false will run it in fine-grained mode.
spark.mesos.extra.cores This is more of an advertisement rather than
allocation in order to improve parallelism. An
executor will pretend that it has extra cores
resulting in the driver sending it more work.
spark.mesos.mesosExecutor.cores Only works in fine grained mode. This
specifies how many cores should be given to
each Mesos executor.
spark.mesos.executor.home Identifies the directory of Spark installation
for the executors in Mesos. As discussed, you can specify this using
spark.executor.uri as well, however if
you have not specified it, you can specify it
using this property.
spark.mesos.executor.memoryOverhead The amount of memory (in MBs) to be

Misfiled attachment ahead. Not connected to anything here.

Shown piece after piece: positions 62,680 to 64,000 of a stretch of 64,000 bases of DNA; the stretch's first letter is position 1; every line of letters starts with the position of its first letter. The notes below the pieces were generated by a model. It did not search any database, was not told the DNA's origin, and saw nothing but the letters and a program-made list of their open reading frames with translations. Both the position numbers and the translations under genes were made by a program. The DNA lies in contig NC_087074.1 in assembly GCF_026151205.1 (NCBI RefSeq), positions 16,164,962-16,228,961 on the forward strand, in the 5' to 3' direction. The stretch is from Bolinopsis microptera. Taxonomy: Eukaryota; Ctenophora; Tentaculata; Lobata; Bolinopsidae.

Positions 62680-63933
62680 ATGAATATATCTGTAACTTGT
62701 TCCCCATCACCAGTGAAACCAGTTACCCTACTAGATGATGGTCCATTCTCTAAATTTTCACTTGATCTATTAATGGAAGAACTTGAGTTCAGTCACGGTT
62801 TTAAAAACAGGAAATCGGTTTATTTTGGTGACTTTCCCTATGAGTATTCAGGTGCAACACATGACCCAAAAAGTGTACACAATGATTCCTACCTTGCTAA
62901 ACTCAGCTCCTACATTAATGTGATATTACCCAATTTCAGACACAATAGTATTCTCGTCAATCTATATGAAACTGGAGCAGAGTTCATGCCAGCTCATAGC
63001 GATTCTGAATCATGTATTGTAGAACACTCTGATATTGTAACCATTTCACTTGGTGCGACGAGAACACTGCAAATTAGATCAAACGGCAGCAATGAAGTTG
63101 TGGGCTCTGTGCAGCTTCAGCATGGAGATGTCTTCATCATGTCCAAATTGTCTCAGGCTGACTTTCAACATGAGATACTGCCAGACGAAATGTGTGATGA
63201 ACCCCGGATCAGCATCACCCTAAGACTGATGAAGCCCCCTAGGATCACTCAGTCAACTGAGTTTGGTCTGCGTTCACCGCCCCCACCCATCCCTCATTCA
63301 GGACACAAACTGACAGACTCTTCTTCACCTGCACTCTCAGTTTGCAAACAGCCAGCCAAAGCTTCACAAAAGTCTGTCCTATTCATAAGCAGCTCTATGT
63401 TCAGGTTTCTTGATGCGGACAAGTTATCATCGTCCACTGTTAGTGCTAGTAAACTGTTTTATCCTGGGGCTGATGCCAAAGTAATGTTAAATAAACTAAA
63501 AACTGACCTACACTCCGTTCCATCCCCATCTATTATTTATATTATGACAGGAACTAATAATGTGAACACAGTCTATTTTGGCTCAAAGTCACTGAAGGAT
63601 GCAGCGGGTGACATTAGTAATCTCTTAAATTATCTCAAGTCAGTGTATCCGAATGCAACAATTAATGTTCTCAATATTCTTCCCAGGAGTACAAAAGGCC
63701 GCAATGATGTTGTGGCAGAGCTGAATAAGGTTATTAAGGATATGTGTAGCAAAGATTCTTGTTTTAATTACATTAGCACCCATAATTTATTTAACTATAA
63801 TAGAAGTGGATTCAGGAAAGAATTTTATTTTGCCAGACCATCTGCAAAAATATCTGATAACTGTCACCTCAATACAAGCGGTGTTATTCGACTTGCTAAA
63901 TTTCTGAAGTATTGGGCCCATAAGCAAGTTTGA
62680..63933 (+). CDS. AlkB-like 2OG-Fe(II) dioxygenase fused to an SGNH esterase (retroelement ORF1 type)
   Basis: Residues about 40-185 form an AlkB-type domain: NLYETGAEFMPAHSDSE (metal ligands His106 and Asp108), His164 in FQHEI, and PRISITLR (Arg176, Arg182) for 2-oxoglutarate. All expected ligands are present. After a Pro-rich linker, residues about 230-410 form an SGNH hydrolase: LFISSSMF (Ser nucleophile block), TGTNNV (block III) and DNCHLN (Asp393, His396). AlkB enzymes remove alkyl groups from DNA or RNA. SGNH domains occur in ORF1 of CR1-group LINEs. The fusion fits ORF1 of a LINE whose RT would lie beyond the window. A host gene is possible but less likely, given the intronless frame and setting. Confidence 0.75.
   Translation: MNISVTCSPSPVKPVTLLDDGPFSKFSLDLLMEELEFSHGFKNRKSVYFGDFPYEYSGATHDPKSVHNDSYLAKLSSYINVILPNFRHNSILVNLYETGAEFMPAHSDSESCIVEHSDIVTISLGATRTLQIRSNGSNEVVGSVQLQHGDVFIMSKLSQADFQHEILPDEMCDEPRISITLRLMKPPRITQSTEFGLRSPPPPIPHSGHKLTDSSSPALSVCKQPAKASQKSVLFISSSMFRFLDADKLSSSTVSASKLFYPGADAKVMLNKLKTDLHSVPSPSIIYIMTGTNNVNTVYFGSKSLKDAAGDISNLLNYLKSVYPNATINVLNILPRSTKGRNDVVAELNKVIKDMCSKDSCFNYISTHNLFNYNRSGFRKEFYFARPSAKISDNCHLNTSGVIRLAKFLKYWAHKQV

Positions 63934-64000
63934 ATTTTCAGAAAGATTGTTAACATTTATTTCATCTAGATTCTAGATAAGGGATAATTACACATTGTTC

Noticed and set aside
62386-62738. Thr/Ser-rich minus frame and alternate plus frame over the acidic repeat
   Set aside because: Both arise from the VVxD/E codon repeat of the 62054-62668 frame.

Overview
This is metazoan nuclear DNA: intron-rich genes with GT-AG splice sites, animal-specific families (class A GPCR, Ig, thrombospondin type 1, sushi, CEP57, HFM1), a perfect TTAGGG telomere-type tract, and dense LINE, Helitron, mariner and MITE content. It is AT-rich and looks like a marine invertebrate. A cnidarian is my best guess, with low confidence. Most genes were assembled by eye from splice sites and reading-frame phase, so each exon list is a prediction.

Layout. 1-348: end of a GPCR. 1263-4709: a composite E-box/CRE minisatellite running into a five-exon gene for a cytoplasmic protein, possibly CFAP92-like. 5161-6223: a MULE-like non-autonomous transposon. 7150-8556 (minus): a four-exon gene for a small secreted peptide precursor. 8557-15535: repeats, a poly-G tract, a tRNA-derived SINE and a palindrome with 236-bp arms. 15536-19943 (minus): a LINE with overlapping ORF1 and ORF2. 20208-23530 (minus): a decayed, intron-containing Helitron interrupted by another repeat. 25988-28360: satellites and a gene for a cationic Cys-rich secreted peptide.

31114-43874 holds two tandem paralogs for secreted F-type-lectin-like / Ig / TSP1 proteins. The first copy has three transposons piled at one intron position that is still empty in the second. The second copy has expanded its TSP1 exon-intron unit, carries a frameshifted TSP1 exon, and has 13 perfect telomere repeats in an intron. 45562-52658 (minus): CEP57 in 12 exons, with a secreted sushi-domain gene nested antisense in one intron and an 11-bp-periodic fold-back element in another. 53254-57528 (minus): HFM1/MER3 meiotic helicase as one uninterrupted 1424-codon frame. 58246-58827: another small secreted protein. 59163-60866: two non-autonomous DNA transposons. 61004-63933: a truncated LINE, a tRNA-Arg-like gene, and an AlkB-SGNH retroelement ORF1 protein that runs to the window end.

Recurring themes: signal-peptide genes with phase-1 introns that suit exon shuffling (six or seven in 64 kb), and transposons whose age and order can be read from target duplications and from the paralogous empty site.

allocated per executor.
spark.mesos.uris A comma separated list of URIs to be
downloaded when the driver or executor is
launched by Mesos.
spark.mesos.prinicipal The name of the principal used by Spark to
authenticate itself with Mesos.


You can find other configuration properties at the Spark documentation page (http://spark.apache.org/docs/latest/running-on-mesos.html#spark-properties).

To summarize, we covered the objective to get you started with running Spark on Mesos.

To know more about Spark SQL, Spark Streaming, Machine Learning with Spark, you can refer to the book Learning Apache Spark 2.

Learning Apache Spark 2

Data Science fanatic. Cricket fan. Series Binge watcher. You can find me hooked to my PC updating myself constantly if I am not cracking lame jokes with my team.